This article needs additional citations for verification. Please help improve this article by adding citations to reliable sources. Unsourced material may be challenged and removed.Find sources: "Dhikr" – news · newspapers · books · scholar · JSTOR (January 2015) (Learn how and when to remove this template message)

Dhikr (Arabic: ذِكْر;[a] /ðɪkr/; lit.'remembrance, reminder,[4] mention[5]') is a form of Islamic worship in which phrases or prayers are repeatedly recited for the purpose of remembering God.[4][6] It plays a central role in Sufism,[7] and each Sufi order typically adopts a specific dhikr, accompanied by specific posture, breathing, and movement.[8] In Sufism, dhikr refers to both the act of this remembrance as well as the prayers used in these acts of remembrance.[4] Dhikr usually includes the names of God or supplication from the Quran or hadith. It may be counted with either one's fingers or prayer beads,[4] and may be performed alone or with a collective group.[8] A person who recites dhikr is called a dhākir (ذَاكِر; [ðaːkɪr]; lit.'rememberer').[5]

The Quran frequently refers to itself and other scriptures and prophetic messages as "reminders" (dhikrah, tadhkīrah), which is understood as a call to "remember" (dhikr) an innate knowledge of God humans already possess. The Quran uses the term dhikr to denote the reminder from God conveyed through the prophets and messengers, as well as the human response to that reminder, signifying a reciprocal interaction between the divine and human. Muslims believe the prophets deliver God's message as a reminder to humans, who, in turn, should remember and acknowledge it.

The Arabic name of God (Allāh) depicted as being written on the rememberer's heart

Importance

There are several verses in the Quran that emphasize the importance of remembering the will of God by saying phrases such as "God willing" "God knows best," and "If it is your will.' This is the basis for dhikr. Surah al-Kahf (18), Ayah 24 states a person who forgets to say, "God willing", should immediately remember God by saying, "Maybe my Lord will guide me to [something] more akin to rectitude than this."[9] Other verses include Surah al-Ahzab (33), Ayah 41, "O you who have faith! Remember Allah with frequent remembrance",[10] and Surah ar-Ra'd (13), Ayah 28, "those who have faith, and whose hearts find rest in the remembrance of Allah.' Look! The hearts find rest in Allah's remembrance!"[11]

Muslims believe dhikr is one of the best ways to enter the higher level of Heaven and to glorify the Monotheistic Oneness of God.[12]

To Sufis, dhikr is seen as a way to gain spiritual enlightenment and achieve annihilation of self (fana) in order to seek permanence in God.[13] All Muslim sects endorse individual rosaries as a method dhikr and meditation, the goal of which is to obtain a feeling of peace, separation from worldly values (dunya), and, in general, strengthen Iman (faith). The main purpose of dhikr is to fill the heart with spiritual meaning and not simply chant the invocations with an empty heart and absent mind. When performed with awareness, the heart then becomes receptive to the activity of the tongue and is aware of God's presence.[14]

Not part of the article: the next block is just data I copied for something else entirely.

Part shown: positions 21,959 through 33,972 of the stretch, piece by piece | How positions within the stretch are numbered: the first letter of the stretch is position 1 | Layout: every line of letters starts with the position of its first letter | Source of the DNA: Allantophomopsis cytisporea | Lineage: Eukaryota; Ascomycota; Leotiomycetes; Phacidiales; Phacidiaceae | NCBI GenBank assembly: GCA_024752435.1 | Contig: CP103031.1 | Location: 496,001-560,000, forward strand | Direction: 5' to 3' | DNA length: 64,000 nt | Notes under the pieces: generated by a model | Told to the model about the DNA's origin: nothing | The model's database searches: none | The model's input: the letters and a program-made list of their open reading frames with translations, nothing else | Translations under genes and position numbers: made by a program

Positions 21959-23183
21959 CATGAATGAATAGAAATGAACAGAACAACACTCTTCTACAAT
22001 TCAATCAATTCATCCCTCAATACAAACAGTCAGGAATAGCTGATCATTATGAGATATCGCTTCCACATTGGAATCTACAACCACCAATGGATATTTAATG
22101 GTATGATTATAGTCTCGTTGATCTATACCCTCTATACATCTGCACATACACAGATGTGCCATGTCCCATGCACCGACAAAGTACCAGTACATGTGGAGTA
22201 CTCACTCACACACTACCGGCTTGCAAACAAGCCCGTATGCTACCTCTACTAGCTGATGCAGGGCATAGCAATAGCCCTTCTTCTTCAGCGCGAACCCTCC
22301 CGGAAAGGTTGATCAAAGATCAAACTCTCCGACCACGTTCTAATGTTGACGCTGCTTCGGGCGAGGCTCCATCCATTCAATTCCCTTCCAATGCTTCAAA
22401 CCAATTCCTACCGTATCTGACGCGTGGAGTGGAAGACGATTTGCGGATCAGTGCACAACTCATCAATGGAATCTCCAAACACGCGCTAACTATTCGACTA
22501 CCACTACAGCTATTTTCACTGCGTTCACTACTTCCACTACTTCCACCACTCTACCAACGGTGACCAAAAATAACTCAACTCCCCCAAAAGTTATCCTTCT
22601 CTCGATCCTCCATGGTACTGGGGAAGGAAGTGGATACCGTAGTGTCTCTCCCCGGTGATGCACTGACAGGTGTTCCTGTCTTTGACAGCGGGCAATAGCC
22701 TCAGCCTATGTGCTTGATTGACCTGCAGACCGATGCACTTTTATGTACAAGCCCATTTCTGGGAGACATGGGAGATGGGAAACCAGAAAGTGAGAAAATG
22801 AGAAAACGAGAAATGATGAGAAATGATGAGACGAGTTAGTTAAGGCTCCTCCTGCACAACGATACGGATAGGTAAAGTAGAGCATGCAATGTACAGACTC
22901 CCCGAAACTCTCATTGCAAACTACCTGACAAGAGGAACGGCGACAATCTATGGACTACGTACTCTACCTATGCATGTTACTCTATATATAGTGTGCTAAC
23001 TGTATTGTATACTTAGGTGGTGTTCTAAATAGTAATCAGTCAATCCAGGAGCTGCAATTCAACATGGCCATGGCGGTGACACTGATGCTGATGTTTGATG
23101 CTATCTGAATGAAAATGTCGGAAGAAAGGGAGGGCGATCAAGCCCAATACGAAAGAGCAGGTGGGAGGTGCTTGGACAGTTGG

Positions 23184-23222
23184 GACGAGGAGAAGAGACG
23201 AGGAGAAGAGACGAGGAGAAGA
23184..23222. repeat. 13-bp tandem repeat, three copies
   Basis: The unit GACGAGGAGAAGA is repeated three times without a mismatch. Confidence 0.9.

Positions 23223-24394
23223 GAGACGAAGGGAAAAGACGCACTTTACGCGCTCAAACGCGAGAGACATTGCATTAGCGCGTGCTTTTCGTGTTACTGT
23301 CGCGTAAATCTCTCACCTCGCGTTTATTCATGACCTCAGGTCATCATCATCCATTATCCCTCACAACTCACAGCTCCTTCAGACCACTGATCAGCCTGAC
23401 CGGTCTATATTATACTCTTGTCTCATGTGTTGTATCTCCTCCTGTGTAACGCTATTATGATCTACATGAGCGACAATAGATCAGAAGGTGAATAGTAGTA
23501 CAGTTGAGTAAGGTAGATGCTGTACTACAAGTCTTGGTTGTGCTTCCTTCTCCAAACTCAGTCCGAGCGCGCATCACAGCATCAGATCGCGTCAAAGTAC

Common types

Arabic
Qurʾanic spelling
Transliteration
IPA
Phrase
بِسْمِ ٱللَّٰهِ ٱلرَّحْمَٰنِ ٱلرَّحِيمِ bismi -llāhi r-raḥmāni r-raḥīmi
/bis.mi‿l.laː.hi‌‿r.raħ.maː.ni ‿r.ra.ħiː.mi/
In the name of God, the All-Merciful, the Especially-Merciful.
أَعُوذُ بِٱللَّٰهِ مِنَ ٱلشَّيْطَانِ ٱلرَّجِيمِ ʾaʿūḏu bi-llāhi mina š-šayṭāni r-rajīmi
/ʔa.ʕuː.ðu bil.laː.hi mi.na‿ʃ.ʃaj.tˤaː.ni‿r.ra.d͡ʒiː.mi/
I seek refuge in God from the exiled Satan.
أَعُوذُ بِٱللَّٰهِ ٱلسَّمِيعِ ٱلْعَلِيمِ مِنَ ٱلشَّيْطَانِ ٱلرَّجِيمِ ʾaʿūḏu bi-llāhi s-samīʿi l-ʿalīmi mina š-šayṭāni r-rajīmi
/ʔa.ʕuː.ðu bil.laː.hi‿s.sa.miː.ʕi‿l.ʕa.liː.mi mi.na‿ʃ.ʃaj.tˤaː.ni‿r.ra.d͡ʒiː.mi/
I seek refuge in God, the All-Hearing, the All-Knowing, from the exiled Satan.
سُبْحَانَ ٱللَّٰهِ subḥāna -llāhi
/sub.ħaː.na‿ɫ.ɫaː.hi/
Glorified is God.
ٱلْحَمْدُ لِلَّٰهِ ʾalḥamdu lillāhi
/ʔal.ħam.du lil.laː.hi/
All praise is due to God.
لَا إِلَٰهَ إِلَّا ٱللَّٰهُ lā ʾilāha ʾillā -llāhu
/laː ʔi.laː.ha ʔil.la‿ɫ.ɫaː.hu/
There is no deity but God.
ٱللَّٰهُ أَكْبَرُ ʾallāhu ʾakbaru
/ʔaɫ.ɫaː.hu ʔak.ba.ru/
God is greater [than everything].
أَسْتَغْفِرُ ٱللَّٰهَ ʾastaḡfiru -llāha
/ʔas.taɣ.fi.ru‿ɫ.ɫaː.ha/
I seek the forgiveness of God.
أَسْتَغْفِرُ ٱللَّٰهَ رَبِّي وَأَتُوبُ إِلَيْهِ ʾastaḡfiru -llāha rabbī wa-ʾatūbu ʾilayhi
/ʔas.taɣ.fi.ru‿ɫ.ɫaː.ha rab.biː wa.ʔa.tuː.bu ʔi.laj.hi/
I seek the forgiveness of God, my Lord, and repent to Him.
سُبْحَانَكَ ٱللَّٰهُمَّ subḥānaka -llāhumma
/sub.ħaː.na.ka‿ɫ.ɫaː.hum.ma/